Development of the head has continued throughout the last eighteen months and although it has never seemed as dramatic as the changes in that first week, it has continued with wave after wave of expansion and consolidation. It is worth bearing in mind here that all this development is the result of hundreds of hours of work on the head alone. I have lost count of how many waves of expansion and consolidation there have been, but it has often been on a weekly basis and this spring it all went crazy with, at times, waves of development happening daily! Through all this change my head has become slowly more ‘beefed up’. My jaw has strengthened and my face filled out. The other day someone looked at a portrait that was painted of me a few years ago and suggested that my face had been depicted too narrow. Considering the skill of the artist, I doubt this was the case and it is more likely that my face has grown considerable broader through all the head development.
The development of the head is of vital importance as we are rooted in our heads. A tree (as all plants are) is rooted in the ground; it is anchored to the earth providing the foundation for its strength. Its root system is also responsible for the absorption of water and nutrients. Above this are the leaves which are the tree’s digestive system and above them are the flowers, the reproductive organs. A human being is the other way up to a tree. We are rooted in our heads which are also responsible for the intake of food and water. Below is our stomach and intestines, our digestive system, and below that is our reproductive organs. An animal, incidentally, is a horizontal creature, a stage between the plant and the human. Just as the tree is anchored to the earth, you could say that we are anchored to the cosmos for our foundation of strength. It is as though we are puppets hung from the crown of our head, but let us stick here to a bio-mechanical understanding. Getting back to our primary core structure consisting of our internal tissues, our lower abdominal cavity is dependent, for its quality, upon our upper abdominal, which in turn is dependent upon our chest, which is dependent upon our neck and finally our head, or more correctly the internal quality of our head. Our skeletal structure is dependent upon our core pneumatic structure and our muscular structure dependent upon our skeletal. A weakness in the head will always be reflected in a weakness further down in the system and so the quality of our head is of vital importance in terms of the bio-mechanics of the human body.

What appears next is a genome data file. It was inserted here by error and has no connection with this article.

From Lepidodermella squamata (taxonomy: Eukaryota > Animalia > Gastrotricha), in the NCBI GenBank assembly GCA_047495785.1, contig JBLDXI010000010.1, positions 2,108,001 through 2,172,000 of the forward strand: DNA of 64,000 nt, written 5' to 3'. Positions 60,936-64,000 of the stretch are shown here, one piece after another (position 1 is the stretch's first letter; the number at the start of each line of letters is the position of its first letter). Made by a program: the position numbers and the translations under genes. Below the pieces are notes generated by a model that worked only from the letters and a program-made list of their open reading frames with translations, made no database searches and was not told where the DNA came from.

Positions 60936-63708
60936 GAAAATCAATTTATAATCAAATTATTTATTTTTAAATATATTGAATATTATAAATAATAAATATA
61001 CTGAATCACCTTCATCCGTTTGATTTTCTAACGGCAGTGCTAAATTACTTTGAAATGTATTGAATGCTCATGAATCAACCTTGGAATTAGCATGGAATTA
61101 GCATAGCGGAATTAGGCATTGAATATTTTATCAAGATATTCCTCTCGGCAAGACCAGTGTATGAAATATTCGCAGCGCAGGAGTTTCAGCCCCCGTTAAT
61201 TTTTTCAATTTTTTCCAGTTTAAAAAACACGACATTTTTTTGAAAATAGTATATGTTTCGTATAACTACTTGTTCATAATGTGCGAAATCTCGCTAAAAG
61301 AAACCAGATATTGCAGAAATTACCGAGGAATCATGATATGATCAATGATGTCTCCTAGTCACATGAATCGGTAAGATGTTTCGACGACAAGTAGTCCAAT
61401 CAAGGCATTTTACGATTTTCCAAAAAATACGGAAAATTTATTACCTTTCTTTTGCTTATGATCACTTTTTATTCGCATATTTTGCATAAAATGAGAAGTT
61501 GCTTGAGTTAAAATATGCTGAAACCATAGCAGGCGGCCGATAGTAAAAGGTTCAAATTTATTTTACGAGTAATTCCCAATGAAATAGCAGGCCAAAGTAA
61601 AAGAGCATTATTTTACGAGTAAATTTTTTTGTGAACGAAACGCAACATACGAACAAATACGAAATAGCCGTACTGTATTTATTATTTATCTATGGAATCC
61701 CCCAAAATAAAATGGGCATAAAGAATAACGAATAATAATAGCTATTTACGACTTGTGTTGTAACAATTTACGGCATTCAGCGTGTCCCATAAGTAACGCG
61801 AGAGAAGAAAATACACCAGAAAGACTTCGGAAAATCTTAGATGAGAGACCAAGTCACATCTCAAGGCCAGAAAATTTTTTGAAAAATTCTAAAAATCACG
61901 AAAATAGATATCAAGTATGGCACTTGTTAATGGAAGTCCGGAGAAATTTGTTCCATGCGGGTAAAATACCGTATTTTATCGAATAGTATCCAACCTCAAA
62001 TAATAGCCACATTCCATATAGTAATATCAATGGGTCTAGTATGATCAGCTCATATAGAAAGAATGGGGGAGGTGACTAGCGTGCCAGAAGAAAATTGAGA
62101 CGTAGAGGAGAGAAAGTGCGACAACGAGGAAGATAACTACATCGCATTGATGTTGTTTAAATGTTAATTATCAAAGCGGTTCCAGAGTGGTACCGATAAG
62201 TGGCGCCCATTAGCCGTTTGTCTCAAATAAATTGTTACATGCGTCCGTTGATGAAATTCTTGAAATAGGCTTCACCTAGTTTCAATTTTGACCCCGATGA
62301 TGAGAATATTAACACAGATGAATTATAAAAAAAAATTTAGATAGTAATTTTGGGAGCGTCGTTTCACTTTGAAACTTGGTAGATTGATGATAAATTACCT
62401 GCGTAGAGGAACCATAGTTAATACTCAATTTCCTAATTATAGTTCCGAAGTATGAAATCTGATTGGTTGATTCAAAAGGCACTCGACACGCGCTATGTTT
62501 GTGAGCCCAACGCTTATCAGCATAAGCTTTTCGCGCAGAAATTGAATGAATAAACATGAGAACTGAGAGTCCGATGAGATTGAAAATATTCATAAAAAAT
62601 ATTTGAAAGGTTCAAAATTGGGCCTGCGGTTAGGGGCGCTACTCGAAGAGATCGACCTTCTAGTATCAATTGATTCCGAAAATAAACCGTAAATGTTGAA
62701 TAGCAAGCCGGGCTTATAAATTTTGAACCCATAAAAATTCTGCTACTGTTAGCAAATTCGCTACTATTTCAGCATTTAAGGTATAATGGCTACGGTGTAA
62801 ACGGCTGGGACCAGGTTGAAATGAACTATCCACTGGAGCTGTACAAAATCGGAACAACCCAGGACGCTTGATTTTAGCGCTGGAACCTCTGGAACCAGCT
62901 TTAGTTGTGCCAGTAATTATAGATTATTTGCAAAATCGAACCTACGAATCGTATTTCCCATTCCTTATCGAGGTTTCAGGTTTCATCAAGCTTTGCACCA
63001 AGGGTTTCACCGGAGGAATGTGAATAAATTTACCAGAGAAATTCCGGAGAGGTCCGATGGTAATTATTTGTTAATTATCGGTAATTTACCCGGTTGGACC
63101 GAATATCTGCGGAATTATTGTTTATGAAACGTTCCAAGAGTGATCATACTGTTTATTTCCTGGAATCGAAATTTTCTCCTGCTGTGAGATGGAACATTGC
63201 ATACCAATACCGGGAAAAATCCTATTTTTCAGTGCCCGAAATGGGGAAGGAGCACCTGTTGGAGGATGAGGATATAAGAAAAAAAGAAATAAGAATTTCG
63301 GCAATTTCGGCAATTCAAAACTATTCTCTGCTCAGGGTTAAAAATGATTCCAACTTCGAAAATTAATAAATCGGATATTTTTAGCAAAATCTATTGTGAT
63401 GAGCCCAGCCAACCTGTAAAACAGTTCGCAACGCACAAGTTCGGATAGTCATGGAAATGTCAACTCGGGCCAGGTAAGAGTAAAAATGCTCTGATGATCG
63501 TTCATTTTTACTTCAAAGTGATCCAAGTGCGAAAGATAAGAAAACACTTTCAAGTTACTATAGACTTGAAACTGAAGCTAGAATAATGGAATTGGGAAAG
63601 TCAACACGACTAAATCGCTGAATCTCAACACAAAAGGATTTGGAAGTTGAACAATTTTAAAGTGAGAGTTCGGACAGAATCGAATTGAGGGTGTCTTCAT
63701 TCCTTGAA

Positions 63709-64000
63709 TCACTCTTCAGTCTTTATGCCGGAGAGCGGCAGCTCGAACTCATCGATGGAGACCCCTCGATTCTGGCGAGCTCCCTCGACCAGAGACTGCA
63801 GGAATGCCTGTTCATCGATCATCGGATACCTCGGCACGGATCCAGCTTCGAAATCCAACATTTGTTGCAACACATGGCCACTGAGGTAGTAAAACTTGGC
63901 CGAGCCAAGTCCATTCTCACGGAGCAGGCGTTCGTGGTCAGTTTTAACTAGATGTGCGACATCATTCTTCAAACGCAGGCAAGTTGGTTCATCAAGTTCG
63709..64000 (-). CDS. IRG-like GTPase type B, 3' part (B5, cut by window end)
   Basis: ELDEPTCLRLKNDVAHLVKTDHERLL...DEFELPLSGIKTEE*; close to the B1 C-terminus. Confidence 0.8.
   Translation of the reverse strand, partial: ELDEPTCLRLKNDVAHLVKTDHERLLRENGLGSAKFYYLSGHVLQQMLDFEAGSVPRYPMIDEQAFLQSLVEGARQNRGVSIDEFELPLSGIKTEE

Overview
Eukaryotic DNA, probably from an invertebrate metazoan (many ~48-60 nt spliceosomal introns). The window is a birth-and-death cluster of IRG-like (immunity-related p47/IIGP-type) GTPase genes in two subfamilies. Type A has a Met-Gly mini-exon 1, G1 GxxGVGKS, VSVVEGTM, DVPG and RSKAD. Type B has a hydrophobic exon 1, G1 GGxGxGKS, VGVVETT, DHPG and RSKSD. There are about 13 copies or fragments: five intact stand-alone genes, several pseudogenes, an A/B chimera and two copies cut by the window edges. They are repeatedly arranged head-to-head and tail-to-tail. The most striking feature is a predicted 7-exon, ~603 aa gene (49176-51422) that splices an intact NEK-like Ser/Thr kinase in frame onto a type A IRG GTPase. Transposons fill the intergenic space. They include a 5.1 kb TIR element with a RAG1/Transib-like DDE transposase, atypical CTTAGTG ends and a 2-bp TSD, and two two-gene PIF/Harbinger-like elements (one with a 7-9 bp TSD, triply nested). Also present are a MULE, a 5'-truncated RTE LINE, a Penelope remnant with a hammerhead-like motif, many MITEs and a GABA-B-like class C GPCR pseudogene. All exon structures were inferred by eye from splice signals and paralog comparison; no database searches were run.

Although the development of the head is a very exciting phase in my rehabilitation, it has not been an easy phase; change never is. Each wave of development comes with an expansion headache in the region between the temples. Occasionally I have to have a real rest day, but I usually manage to carry on with life, however, the headaches tend to make me subdued. All I can do is work through this and so I continue to put many hours of work into my head, which at the moment is done using gentle compression inputs with bare hands. Work is done across the head (essentially between the temples) and from back to front of the head, working on the occipital region at the posterior base of the skull. With a spinal injury, weakness extends into the skull upwards from and following the line of the spine. Much work is needed to expand the occipital region, drawing the occipital bone back out to created a greater anterior posterior depth to the head. I will continue with my endeavour.